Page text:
Mesocyclone Evolution Associated with Varying Shear Profiles during the 24 June 2003 Tornado Outbreak

Philip N. Schumacher NOAA/National Weather Service, Sioux Falls, South Dakota

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Joshua M. Boustead NOAA/National Weather Service, Valley, Nebraska

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Abstract

The morphology of mesocyclones associated with the regional tornado outbreak on 24 June 2003 is examined to illustrate the effects of changing vertical wind profiles. The large-scale environment supported deep moist convection, with forcing for ascent and convective instability. Postevent analysis indicated there were changes in the shear in space and time across a small geographical area. The event was separated into sectors based on both the synoptic setting and the differing shear profiles. Near the surface warm front, the vertical wind profile and mesocyclone evolution exhibited a classic appearance and produced significant tornadoes. In the warm sector, where no discernible surface boundaries were evident, classic supercells initially were favored but only produced short-lived tornadoes rated as F0 on the Fujita scale. The vertical wind profile changed as a low-level jet intensified after 0000 UTC 25 June. The majority of the vertical wind shear became located below 3 km. Meanwhile, mesocyclone elevation lowered and rotational velocity increased. As the dynamically induced low-level jet and an area of mixed-layer (ML) convective available potential energy (CAPE) became juxtaposed where the boundary layer was uncapped, strong low-level mesocyclones and 32 tornadoes developed in an area with no discernible surface boundaries. The event illustrates the need for warning meteorologists to monitor not only the amount of shear present, but also its distribution in the hodograph owing to its strong correspondence with mesocyclone morphology.

Corresponding author address: Philip N. Schumacher, National Weather Service, 26 Weather Ln., Sioux Falls, SD 57104-0198. E-mail: phil.schumacher@noaa.gov

Abstract

The morphology of mesocyclones associated with the regional tornado outbreak on 24 June 2003 is examined to illustrate the effects of changing vertical wind profiles. The large-scale environment supported deep moist convection, with forcing for ascent and convective instability. Postevent analysis indicated there were changes in the shear in space and time across a small geographical area. The event was separated into sectors based on both the synoptic setting and the differing shear profiles. Near the surface warm front, the vertical wind profile and mesocyclone evolution exhibited a classic appearance and produced significant tornadoes. In the warm sector, where no discernible surface boundaries were evident, classic supercells initially were favored but only produced short-lived tornadoes rated as F0 on the Fujita scale. The vertical wind profile changed as a low-level jet intensified after 0000 UTC 25 June. The majority of the vertical wind shear became located below 3 km. Meanwhile, mesocyclone elevation lowered and rotational velocity increased. As the dynamically induced low-level jet and an area of mixed-layer (ML) convective available potential energy (CAPE) became juxtaposed where the boundary layer was uncapped, strong low-level mesocyclones and 32 tornadoes developed in an area with no discernible surface boundaries. The event illustrates the need for warning meteorologists to monitor not only the amount of shear present, but also its distribution in the hodograph owing to its strong correspondence with mesocyclone morphology.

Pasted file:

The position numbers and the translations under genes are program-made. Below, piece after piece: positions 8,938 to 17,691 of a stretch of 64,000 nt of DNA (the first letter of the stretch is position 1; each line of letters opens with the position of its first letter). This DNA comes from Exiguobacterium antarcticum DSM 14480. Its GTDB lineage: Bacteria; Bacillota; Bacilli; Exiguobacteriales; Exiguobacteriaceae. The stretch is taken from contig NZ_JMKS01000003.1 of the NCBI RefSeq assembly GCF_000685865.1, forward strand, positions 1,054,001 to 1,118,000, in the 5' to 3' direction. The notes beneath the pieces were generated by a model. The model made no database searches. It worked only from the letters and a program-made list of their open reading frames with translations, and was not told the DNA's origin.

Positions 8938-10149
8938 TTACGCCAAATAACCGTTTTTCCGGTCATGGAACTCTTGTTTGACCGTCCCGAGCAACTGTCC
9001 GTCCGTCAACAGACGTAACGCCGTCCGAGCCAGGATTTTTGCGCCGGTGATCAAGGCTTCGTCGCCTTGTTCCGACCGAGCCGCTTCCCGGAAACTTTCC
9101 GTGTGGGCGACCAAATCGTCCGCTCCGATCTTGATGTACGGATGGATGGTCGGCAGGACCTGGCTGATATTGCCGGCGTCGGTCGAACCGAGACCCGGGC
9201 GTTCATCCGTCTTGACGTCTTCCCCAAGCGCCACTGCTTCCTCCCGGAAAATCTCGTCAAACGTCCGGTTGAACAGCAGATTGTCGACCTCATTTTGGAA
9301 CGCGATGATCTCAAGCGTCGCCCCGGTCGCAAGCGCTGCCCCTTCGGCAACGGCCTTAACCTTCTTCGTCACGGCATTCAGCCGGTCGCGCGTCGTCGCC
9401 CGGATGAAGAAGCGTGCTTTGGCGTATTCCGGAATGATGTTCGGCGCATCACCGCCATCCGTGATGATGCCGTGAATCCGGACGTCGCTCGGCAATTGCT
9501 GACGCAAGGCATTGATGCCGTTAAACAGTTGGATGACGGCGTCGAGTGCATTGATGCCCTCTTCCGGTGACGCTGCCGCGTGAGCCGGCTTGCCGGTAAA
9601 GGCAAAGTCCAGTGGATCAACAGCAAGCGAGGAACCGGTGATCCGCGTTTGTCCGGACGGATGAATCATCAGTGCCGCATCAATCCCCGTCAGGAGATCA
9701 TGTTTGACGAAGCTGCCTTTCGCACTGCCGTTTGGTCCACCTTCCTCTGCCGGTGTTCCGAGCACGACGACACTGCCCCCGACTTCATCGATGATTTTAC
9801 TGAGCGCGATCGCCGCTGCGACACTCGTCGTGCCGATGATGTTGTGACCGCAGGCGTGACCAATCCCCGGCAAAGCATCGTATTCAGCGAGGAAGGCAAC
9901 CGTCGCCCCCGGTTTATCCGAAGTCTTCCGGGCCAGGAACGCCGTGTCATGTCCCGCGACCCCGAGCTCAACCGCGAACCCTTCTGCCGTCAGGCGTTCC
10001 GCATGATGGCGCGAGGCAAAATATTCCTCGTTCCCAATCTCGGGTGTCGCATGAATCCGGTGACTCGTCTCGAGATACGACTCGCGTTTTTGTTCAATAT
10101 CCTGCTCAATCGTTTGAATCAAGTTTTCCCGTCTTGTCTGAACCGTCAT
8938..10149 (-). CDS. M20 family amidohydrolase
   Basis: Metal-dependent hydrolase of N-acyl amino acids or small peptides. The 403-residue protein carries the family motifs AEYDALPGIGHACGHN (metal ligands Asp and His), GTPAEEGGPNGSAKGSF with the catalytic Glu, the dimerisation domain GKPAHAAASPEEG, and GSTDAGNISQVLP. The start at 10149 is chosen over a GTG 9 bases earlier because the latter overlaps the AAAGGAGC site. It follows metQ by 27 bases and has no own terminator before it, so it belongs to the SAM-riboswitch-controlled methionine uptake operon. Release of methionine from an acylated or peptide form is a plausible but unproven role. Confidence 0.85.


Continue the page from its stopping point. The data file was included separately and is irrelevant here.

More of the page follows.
Corresponding author address: Philip N. Schumacher, National Weather Service, 26 Weather Ln., Sioux Falls, SD 57104-0198. E-mail: phil.schumacher@noaa.gov
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